owning the weather

I had the chance to fast-forward through a documentary that I hope to sit down and view all the way through within the next few days. Owning the Weather, a 2009 film by Robert Greene, looks at the queasy science of geoengineering, in which scientists and charlatans attempt to modify the earth’s weather.


As one cautionary tale the films presents the story of rain-maker Charles Hatfield who was hired by my city of San Diego in 1916 to bring it rain after four years of drought. Hatfield set up his apparatus on the eastern edge of town and got to business seeding clouds. Within a month it had rained 35 inches and 14 people were dead in the ensuing flooding. [ Edit, April 28: This story might well be a case of a charlatan taking advantage of a natural weather occurrence. Whether this sort of weather modification actually makes a difference in practice is in dispute. ]

Bill McKibben, author of The End of Nature, is interviewed and gets some of the better lines in the film:

“One of the great sadnesses and proofs of the extent to which which we’ve let global warming get completely out of control is [these geoengineering proposals] don’t sound quite as crazy anymore…

“The 20th century taught us a lot of things. And one of them is that scientific hubris can get us in a hell of a lot of trouble. Any sort of solution that we could introduce that was actually going to lower the temperature of the world several degrees—you know, whatever geoengineering solution—is inherently a big scale scary as hell.”

Interestingly much of the film is shot indoors, where there’s human-made weather, or looking out at the world from the climate controlled space of a car interior. All that reinforces one of the film’s points that we’re a culture that has cut ourselves off from what the environment brings us naturally.

I spend four days a week in a large, climate-controlled, open office. Some people are always cold, some always warm. No one can agree on the perfect temperature. Just extrapolate that out onto the entire earth and you can see that coming up with a scheme to modify weather so that everyone is happy is bound to be an impossible task.

What if Siberia decides it wants to grow tropical mangoes and geoengineers a frost-free climate? Or what if Dubai decides they want snow to ski on? What happens to the rest of the world?

7 thoughts on “owning the weather”

  1. I completely agree, it’s very scary. And even more scary is the fact that most people are not interesting in changing their behavior (consume, consume)…I find it hard to be optimistic.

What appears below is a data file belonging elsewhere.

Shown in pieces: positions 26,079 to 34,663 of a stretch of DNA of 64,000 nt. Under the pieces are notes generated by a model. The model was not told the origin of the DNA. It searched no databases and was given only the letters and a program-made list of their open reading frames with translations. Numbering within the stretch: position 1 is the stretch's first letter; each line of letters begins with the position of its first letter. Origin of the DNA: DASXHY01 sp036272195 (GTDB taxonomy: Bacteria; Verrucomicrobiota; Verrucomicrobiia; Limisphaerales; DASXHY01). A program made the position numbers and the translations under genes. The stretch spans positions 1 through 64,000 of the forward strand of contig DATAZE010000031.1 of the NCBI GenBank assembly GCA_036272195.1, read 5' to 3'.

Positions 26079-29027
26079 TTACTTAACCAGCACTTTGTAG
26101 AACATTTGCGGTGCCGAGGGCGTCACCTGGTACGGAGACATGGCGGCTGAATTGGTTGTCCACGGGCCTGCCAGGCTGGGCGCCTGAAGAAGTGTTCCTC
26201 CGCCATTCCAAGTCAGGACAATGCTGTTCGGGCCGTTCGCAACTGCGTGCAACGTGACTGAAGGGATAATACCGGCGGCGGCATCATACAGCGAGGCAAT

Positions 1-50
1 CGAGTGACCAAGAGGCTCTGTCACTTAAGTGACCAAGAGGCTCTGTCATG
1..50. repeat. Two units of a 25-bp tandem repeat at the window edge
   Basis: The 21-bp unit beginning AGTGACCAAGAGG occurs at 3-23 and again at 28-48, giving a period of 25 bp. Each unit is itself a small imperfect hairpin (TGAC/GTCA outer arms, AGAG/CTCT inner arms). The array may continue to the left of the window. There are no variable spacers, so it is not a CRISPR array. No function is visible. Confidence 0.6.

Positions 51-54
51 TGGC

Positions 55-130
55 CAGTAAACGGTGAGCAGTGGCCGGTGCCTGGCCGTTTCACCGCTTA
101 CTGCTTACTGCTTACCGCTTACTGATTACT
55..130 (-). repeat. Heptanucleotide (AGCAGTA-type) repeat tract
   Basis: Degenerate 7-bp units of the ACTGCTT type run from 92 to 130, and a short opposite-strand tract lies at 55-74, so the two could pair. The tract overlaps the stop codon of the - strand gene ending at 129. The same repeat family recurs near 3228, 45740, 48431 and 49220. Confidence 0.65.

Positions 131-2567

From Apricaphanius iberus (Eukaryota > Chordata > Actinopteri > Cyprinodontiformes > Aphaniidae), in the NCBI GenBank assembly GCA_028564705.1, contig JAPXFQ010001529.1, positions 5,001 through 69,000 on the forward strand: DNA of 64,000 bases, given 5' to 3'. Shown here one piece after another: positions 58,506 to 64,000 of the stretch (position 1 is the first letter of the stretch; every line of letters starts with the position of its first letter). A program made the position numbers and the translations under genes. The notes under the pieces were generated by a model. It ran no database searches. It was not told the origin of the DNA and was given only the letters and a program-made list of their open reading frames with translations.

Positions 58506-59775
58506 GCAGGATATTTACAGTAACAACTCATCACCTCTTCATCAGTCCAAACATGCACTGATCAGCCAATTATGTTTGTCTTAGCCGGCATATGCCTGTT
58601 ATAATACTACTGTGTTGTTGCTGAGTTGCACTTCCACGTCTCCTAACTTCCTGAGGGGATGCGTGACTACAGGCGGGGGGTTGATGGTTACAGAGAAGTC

2. And they have already started experimenting. Just quietly going ahead with a small scale attempt at … dumped a load of something in the South Atlantic Ocean. But it is done so quietly, only a few know. And most don’t care, that they don’t know. Geoengineering – just the very word, the idea. There is no bio in that word.

  3. You’ll have to see “Toxic Skies” too. It’s a movie with Ann Heche about the poisoning of the population from an ingredient put into jet fuel and spread through exhaust contrails…corporate conspiracy to capitalize on a vaccine? secret government program to counteract global warming gone awry? Watch it and find out.

  4. Wow. Scary stuff. I honestly don’t know too much about this – how to seed clouds and all – I should make some time to watch the documentary as well!

  5. It seems common sense is a rare commodity these days. Whatever we’re doing is making things worse, let’s try and keep doing it to see if we get better results. It would be interesting to see if the crazy flood of 1916 in San Diego affected weather elsewhere, like Arizona had no rain that winter or somesuch. I know that
    El Nin~o years affect not just us, but change weather patterns around the world.

  6. EE, I’m definitely curious about the South Atlantic experiment. I like your observation about how there’s no “bio” in the name of this “solution.” Those humans seem to want to treat the world as an inert object.

    Jean, yeah, it’s pretty scary stuff. Of course, we’ve been geoengineering the world in a big way for the last 150+ years since the Industrial Revolution.

    George, I’ll look for it!

    Wendy, I’ve had a chance to view more of the film. It’s a little convoluted in spots, but it still raises some things I hadn’t thought about–still recommended.

    Brad, what really happened in 1916 is a good question. It was a markedly wetter January in California when compared to the previous years. This was the month when Hatfield did his rainmaking. The records for Arizona show an amount something shy of double the previous year’s rainfall, proportionally much smaller than the amount California received. Those are state-wide patterns, so better granularity is needed to really compare two cities affected by the same weather pattern.

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